In 1938, Alvin Hansen, an American intellectual disciple of John Maynard Keynes, presented an address in which he surmised growth to be in secular decline because of fewer investment opportunities in a mature economy, combined with a decline in population growth.

A few decades later, Paul Ehrlich and other theorists believed that the growth rate of economies will fall away in trend terms because of environmental degradations and severe limitations on natural resources.

The growth pessimism of Hansen, and Ehrlich, were swept aside by the realities of solid economic growth waves subsequent to World War II, and the "Great Moderation" through the 1990s and 2000s, respectively, and there are no firm grounds for believing that secular stagnation will take root now.

At its most fundamental level, it should be understood that economic growth and similar phenomena are intended to reflect an aggregate of a myriad of economic decisions that we as individuals actively make, on a daily basis.

In other words, economic growth trends are ultimately the result of human actions, and not something forced upon us beyond our control, and if we want to lift the growth trend there are certain actions we can take to help make a return to robust economic growth.

Entrepreneurs will attempt to discover lucrative sources of value in the service of the customer, even in trying economic conditions, but if we want more of them to discover higher-valued opportunities, best to ensure the institutional environment are accommodative of productive endeavours.

The prominent American economist John Taylor suggests that demand-side explanations for falling growth do not necessarily fit neatly with the facts.

In a paper presented to the American Economic Association in 2014, Taylor noted that "there is a clear empirical association between the poor economic performance in the past 10 years and the shift in economic policy toward more discretion, more intervention and away from predictable rule-like decision making".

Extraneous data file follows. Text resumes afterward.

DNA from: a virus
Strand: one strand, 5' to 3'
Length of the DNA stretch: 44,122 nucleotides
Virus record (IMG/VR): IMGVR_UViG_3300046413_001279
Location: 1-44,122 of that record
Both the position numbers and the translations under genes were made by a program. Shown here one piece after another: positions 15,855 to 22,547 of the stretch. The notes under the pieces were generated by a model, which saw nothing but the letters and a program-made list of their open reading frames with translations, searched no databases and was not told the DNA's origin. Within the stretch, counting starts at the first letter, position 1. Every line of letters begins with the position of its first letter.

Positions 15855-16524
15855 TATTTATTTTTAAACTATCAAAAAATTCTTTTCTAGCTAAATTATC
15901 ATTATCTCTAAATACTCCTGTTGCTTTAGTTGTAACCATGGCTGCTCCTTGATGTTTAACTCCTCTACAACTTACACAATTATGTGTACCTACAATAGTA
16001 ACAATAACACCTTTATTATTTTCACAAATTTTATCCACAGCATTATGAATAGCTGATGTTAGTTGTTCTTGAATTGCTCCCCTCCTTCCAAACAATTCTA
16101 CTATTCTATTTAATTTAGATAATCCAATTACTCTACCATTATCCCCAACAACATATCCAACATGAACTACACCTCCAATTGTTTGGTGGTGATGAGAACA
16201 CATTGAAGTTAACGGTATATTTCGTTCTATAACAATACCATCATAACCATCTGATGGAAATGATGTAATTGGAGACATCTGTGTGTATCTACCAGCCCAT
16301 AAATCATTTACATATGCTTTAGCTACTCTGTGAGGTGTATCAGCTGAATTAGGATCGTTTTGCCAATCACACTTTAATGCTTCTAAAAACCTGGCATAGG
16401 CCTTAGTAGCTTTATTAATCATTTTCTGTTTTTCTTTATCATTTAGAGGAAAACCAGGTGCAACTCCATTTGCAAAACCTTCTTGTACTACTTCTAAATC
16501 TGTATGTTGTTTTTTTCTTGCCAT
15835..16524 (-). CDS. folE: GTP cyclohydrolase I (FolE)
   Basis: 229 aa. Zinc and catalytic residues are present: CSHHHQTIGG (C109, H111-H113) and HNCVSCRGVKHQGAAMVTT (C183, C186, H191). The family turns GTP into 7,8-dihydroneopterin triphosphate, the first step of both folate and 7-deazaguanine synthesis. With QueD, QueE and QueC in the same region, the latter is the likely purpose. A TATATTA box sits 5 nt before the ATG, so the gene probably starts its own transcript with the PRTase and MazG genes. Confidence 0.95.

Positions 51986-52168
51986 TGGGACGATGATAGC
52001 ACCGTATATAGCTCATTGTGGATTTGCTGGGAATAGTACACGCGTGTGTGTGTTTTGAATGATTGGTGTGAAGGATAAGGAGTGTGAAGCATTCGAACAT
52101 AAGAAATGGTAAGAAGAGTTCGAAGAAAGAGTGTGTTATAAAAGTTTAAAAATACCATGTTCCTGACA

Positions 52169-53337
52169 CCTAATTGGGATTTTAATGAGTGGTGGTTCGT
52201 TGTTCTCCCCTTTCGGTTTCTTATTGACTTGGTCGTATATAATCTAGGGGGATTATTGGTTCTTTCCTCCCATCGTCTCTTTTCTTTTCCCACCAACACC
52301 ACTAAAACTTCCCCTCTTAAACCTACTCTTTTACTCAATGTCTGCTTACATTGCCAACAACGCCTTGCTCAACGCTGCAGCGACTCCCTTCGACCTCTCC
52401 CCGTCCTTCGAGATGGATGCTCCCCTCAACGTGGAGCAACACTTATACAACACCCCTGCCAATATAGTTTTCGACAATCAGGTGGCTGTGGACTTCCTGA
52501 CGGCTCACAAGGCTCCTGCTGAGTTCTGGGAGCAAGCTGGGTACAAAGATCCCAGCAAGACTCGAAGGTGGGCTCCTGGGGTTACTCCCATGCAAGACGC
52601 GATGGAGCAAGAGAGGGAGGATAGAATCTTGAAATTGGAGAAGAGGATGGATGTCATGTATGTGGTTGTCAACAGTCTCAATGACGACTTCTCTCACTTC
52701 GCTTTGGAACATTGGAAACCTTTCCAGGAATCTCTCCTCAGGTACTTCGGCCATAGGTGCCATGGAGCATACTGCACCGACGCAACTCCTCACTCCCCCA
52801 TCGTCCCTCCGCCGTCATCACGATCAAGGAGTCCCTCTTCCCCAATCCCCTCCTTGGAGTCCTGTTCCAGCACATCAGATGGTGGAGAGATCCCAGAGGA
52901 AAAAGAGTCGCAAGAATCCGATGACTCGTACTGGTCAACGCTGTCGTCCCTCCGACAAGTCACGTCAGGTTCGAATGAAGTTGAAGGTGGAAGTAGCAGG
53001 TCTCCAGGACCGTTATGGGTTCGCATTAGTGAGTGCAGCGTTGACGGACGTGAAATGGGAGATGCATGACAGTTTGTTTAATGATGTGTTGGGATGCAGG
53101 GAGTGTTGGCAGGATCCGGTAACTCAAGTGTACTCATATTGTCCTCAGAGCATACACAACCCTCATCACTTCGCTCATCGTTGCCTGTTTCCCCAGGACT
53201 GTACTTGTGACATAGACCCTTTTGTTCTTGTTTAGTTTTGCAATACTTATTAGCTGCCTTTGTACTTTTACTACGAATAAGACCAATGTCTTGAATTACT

The very regime uncertainty that regular fiscal and regulatory adjustments entail explains why some measures of public sector activity, such as the amount of legislation passed through legislatures during a given period of time, are not necessarily conducive to realising economic prosperity.

In this context the key question will be whether the political class can muster the will, particularly in a federal election year, to disentangle themselves from market-based economic activity by reducing our uncompetitive tax burdens, rationalising inefficient spending, and eliminating unwarranted red tape.

It is true that Australia will need a new wave of economic growth if its residents are to enjoy a sustained improvement in their material well-being, which more often than not serves as a crucial platform for better social outcomes.

Although growth in recent years has been uninspiring, to say the least, it is not inevitable that we are caught in the grip of a secular stagnation of declining growth that we cannot avert.

Every Australian has an interest in ensuring that the combination of entrepreneurial discoveries and creative disruption weeding out entrenched interests outpaces the roadblocks posed by anti-growth public policies.

But in any event, one should be casting a most critical eye over secular stagnation growth theories which, if embraced, risk causing more economic harm than good.

Mikayla Novak is an Adjunct Fellow with the Institute of Public Affairs (

Twitter: @NovakMikayla